No, not forward as in the future. Linebackers Thomas Davis (+6.1) and Luke Kuechly (+7.0) were the standouts in this game, partially because the Raiders played to their strengths. Kuechly did have the interception dropping back into coverage, but mostly the pair excelled coming forward, keeping everything in front of them. We’ve already discussed Leinart’s reliance on short throws over the middle, and that reluctance to spread the field played into Davis’ and Kuechly’s hands. Knowing that the play was most likely to occur in front of them paid dividends for the pair, as combined they produced 15 defensive stops. Kuechly did miss a tackle early in the game on a Pryor wildcat run, but it did little to detract from a game in which he and Davis cleaned up nearly every play the Raiders laid out for them.
Hardy Turning It On Late
Greg Hardy’s 2011 season came to a disappointing end, with eight total quarterback disruptions including one sack over the last four games and negative grades for each. In 2012, he hasn’t even played that fourth and final game yet, but already he has 13 total disruptions including four sacks and positive grades over each of the three, including his best of the season with +4.7 against Oakland. Not generally a model of consistency, Hardy was nonetheless a consistent nuisance in this game. He never allowed running plays to develop on his side and also batted down a crucial fourth-down pass late in the game that all but sealed the result. Besides the roughing the passer penalty, Hardy was all but faultless for the rest of the game.
Perhaps it’s just because he was playing alongside Jordan Gross, whose flawless game in pass protection largely contributed to his +3.0 grade, but left guard Thomas Austin (-3.1) did little to give his coaches faith he is up to the task the next time an offensive line injury occurs. While he wasn’t necessarily bad in pass protection, his work in the run game left much to be desired, with some woeful block attempts while blocking in-line and pull blocking, and even one stumbling whiff on a screen play. His struggles were particularly evident when he was attempting to block low, and three times his poor blocking was directly responsible for runs for negative yardage. Again, perhaps the discrepancy is more glaring with Gross alongside him, but Austin needs to play better if he wants to get back on the field.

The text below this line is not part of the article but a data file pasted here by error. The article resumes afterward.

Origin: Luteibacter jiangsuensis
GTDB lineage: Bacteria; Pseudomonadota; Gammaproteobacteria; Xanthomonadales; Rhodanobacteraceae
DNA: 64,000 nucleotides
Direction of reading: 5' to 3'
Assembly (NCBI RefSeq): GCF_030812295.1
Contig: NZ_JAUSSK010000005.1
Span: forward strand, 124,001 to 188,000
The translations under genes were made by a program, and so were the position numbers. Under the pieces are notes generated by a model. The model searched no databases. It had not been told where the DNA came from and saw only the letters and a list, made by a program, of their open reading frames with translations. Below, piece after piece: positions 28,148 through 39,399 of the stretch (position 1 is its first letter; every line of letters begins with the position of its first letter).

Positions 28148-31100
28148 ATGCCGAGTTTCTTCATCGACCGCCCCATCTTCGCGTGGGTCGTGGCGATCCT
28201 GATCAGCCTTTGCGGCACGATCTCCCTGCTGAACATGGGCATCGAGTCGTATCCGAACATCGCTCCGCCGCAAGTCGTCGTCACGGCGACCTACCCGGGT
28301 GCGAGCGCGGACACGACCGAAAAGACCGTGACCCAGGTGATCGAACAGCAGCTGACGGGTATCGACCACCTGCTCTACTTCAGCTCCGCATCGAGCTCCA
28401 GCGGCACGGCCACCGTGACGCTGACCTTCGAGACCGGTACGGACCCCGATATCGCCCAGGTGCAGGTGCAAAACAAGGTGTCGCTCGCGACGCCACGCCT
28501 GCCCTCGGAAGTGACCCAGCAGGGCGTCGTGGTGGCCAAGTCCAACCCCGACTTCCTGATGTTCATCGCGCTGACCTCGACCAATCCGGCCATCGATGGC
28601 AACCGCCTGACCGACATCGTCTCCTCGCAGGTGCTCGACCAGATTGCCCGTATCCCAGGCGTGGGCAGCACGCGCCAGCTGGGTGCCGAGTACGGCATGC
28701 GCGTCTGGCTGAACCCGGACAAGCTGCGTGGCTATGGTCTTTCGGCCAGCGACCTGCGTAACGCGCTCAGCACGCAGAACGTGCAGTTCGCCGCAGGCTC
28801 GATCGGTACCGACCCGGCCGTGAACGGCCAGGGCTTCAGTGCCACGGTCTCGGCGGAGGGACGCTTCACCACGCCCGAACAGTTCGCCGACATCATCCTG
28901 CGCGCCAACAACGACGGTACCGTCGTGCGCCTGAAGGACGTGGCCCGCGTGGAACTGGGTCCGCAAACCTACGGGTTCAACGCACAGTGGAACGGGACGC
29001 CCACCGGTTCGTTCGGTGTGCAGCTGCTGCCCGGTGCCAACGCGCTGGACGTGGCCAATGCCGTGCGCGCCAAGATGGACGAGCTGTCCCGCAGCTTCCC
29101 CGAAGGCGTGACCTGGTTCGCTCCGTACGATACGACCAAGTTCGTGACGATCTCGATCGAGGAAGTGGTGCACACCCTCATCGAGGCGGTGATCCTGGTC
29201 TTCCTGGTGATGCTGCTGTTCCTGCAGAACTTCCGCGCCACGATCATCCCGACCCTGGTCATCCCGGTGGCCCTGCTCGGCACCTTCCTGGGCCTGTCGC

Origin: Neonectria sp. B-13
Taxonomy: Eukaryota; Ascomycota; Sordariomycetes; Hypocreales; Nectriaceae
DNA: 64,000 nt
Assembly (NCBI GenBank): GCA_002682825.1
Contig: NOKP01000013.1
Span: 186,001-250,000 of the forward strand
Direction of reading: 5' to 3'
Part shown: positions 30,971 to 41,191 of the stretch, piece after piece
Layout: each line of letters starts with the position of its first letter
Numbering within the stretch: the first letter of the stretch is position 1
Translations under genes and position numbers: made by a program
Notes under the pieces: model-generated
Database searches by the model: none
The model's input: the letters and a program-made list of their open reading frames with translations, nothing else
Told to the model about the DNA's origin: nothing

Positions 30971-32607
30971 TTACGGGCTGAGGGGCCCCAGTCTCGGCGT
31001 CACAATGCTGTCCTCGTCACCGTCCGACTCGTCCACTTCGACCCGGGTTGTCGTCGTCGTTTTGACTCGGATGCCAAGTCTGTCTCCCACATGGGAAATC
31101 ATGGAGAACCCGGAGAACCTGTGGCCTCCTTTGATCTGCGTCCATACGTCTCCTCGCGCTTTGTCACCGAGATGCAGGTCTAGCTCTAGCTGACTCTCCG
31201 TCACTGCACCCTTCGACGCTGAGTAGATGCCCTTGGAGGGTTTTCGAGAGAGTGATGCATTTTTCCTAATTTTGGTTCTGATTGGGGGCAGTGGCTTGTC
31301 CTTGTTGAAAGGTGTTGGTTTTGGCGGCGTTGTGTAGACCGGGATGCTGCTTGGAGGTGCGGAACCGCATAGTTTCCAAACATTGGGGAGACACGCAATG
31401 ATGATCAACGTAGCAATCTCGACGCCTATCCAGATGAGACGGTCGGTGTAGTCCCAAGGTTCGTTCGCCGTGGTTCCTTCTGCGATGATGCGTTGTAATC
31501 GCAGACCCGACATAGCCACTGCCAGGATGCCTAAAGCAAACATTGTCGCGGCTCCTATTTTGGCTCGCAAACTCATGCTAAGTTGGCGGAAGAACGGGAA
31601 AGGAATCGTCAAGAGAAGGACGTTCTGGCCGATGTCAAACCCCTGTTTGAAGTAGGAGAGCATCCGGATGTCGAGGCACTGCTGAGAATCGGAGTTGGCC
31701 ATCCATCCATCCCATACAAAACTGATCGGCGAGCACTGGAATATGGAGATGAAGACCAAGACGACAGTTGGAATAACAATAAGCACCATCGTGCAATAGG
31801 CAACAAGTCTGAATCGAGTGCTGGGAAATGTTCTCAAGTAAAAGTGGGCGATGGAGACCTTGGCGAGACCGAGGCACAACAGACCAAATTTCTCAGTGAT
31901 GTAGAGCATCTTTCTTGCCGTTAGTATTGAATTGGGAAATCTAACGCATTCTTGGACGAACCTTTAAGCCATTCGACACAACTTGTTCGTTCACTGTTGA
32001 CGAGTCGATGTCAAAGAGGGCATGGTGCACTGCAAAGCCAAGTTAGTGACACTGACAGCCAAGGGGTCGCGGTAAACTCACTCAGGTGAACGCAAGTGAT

– We’ve criticized Miles Burris’ performance in pass coverage plenty, but the rookie linebacker earned his first pass coverage grade in the green (+2.2) against Carolina, intercepting his first pass on a deflection and nearly picking off another along the sideline.
– In pass coverage, Thomas Davis gave up only one more yard (9) than the number of times he was targeted (8).
– Omar Gaither (+1.2) hasn’t had many opportunities, and certainly hasn’t made Raiders fans forget the Rolando McClain fiasco, but he graded positively for the first time this season against his former team.
Kuechly and Davis dismantled nearly every play the Raiders attempted. Because Luke Kuechly’s interception put the Panthers in scoring position and was the game defining play, he gets the nod for a PFF game ball.